Posts Tagged ‘artschool’

A Confession

November 26, 2011

When I was a sophomore and junior in  high school, the refrain was constant -“What do you want to do? What do you want to be?  You have to prepare for college”.   Underlying that message was another one – maybe I was the only one who heard it – “You have to decide now, it’s for the rest of your life!”.  I didn’t know what I wanted to be and the thought of picking the wrong thing and being stuck with it for the rest of my life scared the pants off me.  Maybe that’s why I have never really been able to decide what I want to be when I grow up.  I went to junior college to be a teacher – I chose it just to get them off my back.  Later I was attracted to commercial art school and went for two years – I didn’t go the third year and I never worked as a commercial artist because I didn’t really believe in my creativity or talent.  There, I said it and the world hasn’t collapsed!  I do have talent and creativity, only took me 55 years to say it out loud.  Then I went to work for Boeing as a tech illustrator – the art school figured anyone working for Boeing was prostituting their art.  Then I met Eddie and I got married – I made the safe choice.  Except it wasn’t so safe because I didn’t feel secure; I worked at the beginning of our marriage in Australia and when we first got back to the States.  Then I was diagnosed with RA and working wasn’t really an option.  Plus I didn’t want to be a department store salesclerk all my life.  The confession – I realize now I was hiding behind RA so no one would expect much from me.   For some people who know me, this is no big news flash.   You are wondering what I was hiding from – it was the world.  Of course I am the only one in history ever to do this!

From the time I can remember, the message was always “The world is a scary place” from parents, the news, society, school – everywhere.  That made me afraid and very unsure of myself.  I didn’t feel I had any abilities or talents, what could I do in the world?  So all those messages in high school certainly didn’t help.  The other message was to make sure to be safe and secure before venturing out, not conducive to taking a risk.   So I was scared to  move from my safe little cocoon.  Yes, I did go by myself to Australia to get married – Mom and Dad at one end and Eddie on the other.  Most my travels and adventures have always had someone on either or both ends, I wasn’t all on my own fending for myself.  That was probably what I needed to learn to be self reliant and trust myself but I was too scared to do it.  I will say that having Eddie travel a lot helped me to be more independent because I had to take care of things while he was away.  A friend really had to point it out to me because I didn’t know it.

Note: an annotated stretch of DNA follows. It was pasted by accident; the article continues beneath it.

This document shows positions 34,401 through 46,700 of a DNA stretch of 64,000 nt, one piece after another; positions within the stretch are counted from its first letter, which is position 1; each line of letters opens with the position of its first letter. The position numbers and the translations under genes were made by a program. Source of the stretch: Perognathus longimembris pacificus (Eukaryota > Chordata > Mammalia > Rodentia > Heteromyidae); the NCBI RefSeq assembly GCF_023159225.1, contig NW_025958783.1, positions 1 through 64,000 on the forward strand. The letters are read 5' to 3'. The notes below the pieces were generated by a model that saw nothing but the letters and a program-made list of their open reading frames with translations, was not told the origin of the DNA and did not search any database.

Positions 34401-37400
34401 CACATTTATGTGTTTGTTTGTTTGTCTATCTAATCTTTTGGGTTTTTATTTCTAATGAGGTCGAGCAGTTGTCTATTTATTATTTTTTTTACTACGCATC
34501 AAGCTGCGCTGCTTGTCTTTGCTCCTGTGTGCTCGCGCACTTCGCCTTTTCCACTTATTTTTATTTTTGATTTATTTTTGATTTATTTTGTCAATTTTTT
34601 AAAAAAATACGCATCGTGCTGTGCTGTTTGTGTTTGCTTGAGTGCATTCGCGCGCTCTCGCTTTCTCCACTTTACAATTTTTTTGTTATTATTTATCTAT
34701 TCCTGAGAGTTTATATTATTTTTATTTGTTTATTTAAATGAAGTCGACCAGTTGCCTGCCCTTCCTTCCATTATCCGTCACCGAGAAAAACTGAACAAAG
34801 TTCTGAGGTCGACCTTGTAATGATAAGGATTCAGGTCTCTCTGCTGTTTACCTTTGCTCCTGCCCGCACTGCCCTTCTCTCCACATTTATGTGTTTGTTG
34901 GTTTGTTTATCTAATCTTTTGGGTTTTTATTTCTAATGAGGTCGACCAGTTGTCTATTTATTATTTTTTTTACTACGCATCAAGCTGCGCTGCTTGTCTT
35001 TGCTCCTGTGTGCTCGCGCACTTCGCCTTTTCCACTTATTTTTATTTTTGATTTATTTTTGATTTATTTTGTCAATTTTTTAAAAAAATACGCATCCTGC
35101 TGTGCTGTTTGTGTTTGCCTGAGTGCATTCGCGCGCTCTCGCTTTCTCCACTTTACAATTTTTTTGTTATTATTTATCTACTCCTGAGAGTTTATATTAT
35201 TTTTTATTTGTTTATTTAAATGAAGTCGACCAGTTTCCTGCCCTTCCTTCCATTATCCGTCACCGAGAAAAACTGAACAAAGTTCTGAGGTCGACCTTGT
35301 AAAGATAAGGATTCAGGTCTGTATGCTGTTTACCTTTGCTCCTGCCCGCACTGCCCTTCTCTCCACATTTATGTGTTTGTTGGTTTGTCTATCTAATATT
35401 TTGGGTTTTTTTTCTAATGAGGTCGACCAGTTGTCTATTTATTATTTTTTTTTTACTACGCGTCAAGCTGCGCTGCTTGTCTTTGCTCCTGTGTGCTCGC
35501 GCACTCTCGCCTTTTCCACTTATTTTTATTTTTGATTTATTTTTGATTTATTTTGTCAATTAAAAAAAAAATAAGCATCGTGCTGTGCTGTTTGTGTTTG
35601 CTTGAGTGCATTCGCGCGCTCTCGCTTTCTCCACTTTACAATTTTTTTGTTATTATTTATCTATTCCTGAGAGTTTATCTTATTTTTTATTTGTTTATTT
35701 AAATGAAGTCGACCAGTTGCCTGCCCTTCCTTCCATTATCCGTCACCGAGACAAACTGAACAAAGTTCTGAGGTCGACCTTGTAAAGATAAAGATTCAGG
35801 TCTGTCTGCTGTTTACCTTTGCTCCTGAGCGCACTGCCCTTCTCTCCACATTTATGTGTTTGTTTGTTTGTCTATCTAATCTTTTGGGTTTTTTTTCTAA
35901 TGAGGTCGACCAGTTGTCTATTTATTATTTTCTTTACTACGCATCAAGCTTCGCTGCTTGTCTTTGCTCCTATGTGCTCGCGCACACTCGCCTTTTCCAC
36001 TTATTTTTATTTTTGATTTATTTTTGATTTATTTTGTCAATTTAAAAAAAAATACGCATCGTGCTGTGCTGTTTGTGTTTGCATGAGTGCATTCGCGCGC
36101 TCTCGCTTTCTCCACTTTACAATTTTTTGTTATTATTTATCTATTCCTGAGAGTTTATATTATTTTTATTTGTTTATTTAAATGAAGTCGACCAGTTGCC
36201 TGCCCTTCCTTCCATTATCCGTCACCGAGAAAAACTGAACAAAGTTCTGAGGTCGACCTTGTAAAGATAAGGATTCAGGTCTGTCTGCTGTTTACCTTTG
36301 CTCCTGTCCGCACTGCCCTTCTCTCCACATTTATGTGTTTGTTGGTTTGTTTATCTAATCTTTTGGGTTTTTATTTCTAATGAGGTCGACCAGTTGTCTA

All these years I felt I really had to go out and find a job, except I didn’t think I was qualified to do anything nor did I have confidence in my abilities.  It was easier to do volunteer work because  volunteers are always welcome.  I could make my own hours and travel with my husband when opportunities arose.  When it came to RA, I felt myself a victim for along time; an innocent bystander sideswiped by RA for no reason.  Someone thought it was payback for another lifetime – I decided I had better have had one hell of a good time if this was payback.  I pictured myself trapped in rusty suit of armor – the outside was not me.  If you looked inside, you would see the real me trapped and not able to get out.  Great images for a victim.

The question is – am I a victim?  No, I have learned it is simply cause and effect, no blame.  It has flitted through my mind that I have done this myself, but only for an instant because it is too painful.  Also, another club to beat myself up with and make me feel even worse.  Thank goodness it wasn’t something terminal!   As I look back over my life with RA, there has been a lot of positive from it.  I made speeches and taught classes for the Connecticut Chapter of Arthritis Foundation, quite a few times I knew when I did but I have decided that I was most effect going along doing my thing and being myself.  It isn’t necessary for me to always know I helped someone, that leads to a swelled head and no longer effective.  There must be something in this I was meant to do and be, though it has been very hard to see it from this angle.

My goal now is to still be effective and help others in different ways without RA.  As always, I am a work in progress.


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